Remembering LKY: My Sister, The Eulogist.

Last week, we had a mini family excursion to Temasek Polytechnic’s (TP) library for a memorial exhibition for Mr. Lee Kuan Yew. It was especially exciting for us because TP was featuring one of its alumna and my sister, Cassandra Chew, in this exhibition.

If her name sounds familiar, it’s because she was the only female (and young!) eulogist for Lee Kuan Yew’s funeral last year. And as a thank you, she was given one of the artillery shells from the 21-gun salute that occurred during the funeral procession and it is part of the exhibition’s central display.

To give an idea to non-Singaporeans of what a big deal this eulogy thing was, she delivered the eulogy in the presence of many world leaders, including Henry Kissinger and former US President Bill Clinton. So you see, I’m not bragging just because she’s my sister. It really is a BIG deal!

Lots of people ask me how she received such a privilege and the simplest answer is this: She interviewed Mr. Lee and his family for a book about his life at home (not yet published) and the picture book Lee Kuan Yew: A Life In Pictures whilst she was a journalist at Singapore Press Holdings.

Besides the fact that she is my sister, I thought it added more heart to the whole funeral because it was important to the decision-makers that the eulogist who represented Young Singaporeans actually knew Mr. Lee and got to spend some time with him.

I brought my 2 little girls along because I wanted them to be part of this moment in time with their Aunt (Kaius was at school). When they grow up and realise what an insane honour this is, they can also be amazed (like we were) at Ah Mai* Cass’ achievements. For this is her legacy, and they got to be part of it.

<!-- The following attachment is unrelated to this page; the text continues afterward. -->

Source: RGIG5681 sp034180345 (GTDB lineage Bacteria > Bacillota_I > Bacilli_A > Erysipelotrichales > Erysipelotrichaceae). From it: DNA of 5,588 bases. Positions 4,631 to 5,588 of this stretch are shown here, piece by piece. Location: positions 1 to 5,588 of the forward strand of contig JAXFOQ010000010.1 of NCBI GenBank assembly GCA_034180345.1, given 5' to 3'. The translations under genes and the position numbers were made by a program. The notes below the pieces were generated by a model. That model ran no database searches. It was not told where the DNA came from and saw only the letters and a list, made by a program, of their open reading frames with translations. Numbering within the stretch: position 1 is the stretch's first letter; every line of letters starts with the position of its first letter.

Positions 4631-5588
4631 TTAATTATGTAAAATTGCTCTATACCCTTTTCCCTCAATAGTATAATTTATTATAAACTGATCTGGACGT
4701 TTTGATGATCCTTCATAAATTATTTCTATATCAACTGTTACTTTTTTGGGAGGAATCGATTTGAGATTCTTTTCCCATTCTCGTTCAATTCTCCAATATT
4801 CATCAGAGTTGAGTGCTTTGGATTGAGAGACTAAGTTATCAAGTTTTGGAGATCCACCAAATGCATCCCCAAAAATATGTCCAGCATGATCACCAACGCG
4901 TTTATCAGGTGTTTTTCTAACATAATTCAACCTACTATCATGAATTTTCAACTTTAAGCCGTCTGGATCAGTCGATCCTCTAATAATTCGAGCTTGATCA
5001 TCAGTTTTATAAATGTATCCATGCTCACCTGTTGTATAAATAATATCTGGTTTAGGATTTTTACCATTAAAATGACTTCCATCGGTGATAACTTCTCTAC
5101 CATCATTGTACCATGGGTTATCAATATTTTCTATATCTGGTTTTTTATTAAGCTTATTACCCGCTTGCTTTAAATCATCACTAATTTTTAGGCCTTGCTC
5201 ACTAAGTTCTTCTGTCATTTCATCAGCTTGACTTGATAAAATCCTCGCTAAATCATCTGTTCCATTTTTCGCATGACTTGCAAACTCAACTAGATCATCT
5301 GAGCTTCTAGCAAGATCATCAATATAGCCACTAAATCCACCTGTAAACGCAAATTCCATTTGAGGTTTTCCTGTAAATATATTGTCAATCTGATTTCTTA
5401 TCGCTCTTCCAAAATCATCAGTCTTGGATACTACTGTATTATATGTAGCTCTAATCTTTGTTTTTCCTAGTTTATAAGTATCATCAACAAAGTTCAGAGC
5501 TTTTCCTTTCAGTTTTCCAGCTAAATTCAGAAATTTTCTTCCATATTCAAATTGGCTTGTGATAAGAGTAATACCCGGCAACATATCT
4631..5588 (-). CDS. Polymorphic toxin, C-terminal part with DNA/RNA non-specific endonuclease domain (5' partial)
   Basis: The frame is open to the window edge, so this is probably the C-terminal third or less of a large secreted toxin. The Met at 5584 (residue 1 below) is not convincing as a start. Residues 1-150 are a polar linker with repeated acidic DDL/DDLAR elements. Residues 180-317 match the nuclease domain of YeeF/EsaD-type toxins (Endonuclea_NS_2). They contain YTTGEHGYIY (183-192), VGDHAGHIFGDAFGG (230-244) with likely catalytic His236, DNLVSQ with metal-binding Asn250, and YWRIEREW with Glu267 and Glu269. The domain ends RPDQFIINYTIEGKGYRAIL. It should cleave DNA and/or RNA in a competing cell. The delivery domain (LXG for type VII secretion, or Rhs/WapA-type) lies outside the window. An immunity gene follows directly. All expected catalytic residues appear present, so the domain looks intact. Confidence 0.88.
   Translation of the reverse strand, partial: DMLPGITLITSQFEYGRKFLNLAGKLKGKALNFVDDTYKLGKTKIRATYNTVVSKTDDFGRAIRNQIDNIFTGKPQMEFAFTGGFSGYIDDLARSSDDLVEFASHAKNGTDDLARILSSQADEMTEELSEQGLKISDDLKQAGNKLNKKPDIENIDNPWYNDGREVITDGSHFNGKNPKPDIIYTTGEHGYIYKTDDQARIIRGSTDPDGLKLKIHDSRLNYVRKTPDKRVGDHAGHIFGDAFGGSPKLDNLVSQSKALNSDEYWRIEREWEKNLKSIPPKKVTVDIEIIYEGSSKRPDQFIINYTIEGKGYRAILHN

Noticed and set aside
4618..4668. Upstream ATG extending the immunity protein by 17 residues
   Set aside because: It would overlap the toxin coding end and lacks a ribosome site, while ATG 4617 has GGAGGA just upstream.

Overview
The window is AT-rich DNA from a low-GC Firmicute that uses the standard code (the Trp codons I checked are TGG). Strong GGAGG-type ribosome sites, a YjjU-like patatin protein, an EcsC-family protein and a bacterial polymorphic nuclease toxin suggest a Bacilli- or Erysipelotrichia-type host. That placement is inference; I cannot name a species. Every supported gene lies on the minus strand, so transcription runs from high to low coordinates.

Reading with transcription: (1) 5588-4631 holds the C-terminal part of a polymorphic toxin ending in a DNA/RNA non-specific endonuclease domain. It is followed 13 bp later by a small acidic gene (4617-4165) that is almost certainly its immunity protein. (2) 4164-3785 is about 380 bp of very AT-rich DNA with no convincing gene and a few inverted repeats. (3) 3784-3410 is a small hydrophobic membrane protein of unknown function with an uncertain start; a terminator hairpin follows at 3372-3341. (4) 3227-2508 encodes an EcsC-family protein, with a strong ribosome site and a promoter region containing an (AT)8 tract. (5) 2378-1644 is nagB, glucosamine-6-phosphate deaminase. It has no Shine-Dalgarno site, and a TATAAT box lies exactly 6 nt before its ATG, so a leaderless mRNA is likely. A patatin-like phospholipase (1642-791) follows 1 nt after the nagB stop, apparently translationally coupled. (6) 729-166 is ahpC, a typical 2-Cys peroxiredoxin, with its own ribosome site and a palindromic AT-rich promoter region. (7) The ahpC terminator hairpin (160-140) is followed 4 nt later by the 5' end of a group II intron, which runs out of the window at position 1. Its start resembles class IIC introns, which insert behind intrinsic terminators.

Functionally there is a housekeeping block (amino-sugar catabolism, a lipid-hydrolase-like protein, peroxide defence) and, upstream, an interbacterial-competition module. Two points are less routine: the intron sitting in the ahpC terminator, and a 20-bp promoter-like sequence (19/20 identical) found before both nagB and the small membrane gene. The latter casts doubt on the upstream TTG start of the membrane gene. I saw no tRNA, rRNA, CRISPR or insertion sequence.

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LKY & I: Exhibition Area at Temasek Polytechnic Library

 

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Wisdom. This applies to running a business too, no?
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Artillery shell displayed next to a computer replaying her eulogy.
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Up close. I wonder where she’ll put it at home when all the exhibitions are done.
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So exciting! Me & Cass.
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“We don’t have everything but we have more than most, because of your lifelong labour.”
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Left to right: My brother, Paul; Cass; My other brother, Kevin; Me; Xaxa; My mama; My helper; Allegra

 

Exhibition information: 

‘LKY & I: Remembering 23rd March’ The exhibition is open to the public from 24 March to 15 April 2016 during the Library opening hours:

Mon-Fri: 8.30am to 7pm; Sat: 8.30am to 1pm. Sun/PH & where the eve of PH falls on a Sat: Closed

*Ah Mai is Hainanese for an Auntie who is younger than her niece’s or nephew’s mother or father.

Watch Cassandra’s eulogy here. The transcript:

I did not know Mr Lee Kuan Yew personally for most of my life. We met while I was on two assignments as a journalist – documenting his life at home and collecting photographs for a picture book for his 90th birthday.

I met him up close six times, for meetings and interviews, from July 2011. Most were large, formal meetings at the Istana. Naturally I was on my best behaviour.

After all, this was the man who had led Singapore to independence, triumphed over his opponents in a storied political career spanning over 60 years, and transformed a sleepy colonial outpost into a bustling metropolis. And there he was, in person.

I didn’t dare to say a word to him until my editor made me lead one of the interviews. He thought Mr Lee would enjoy the interaction with a younger Singaporean.

I was so nervous I could hear my heart pounding before the meeting, and actually felt a headache coming on. I braced myself to be peppered with questions on whether I was married, when I planned to have children or whether I spoke Mandarin often enough – questions Mr Lee, as you know, was known to ask young Singaporeans he met.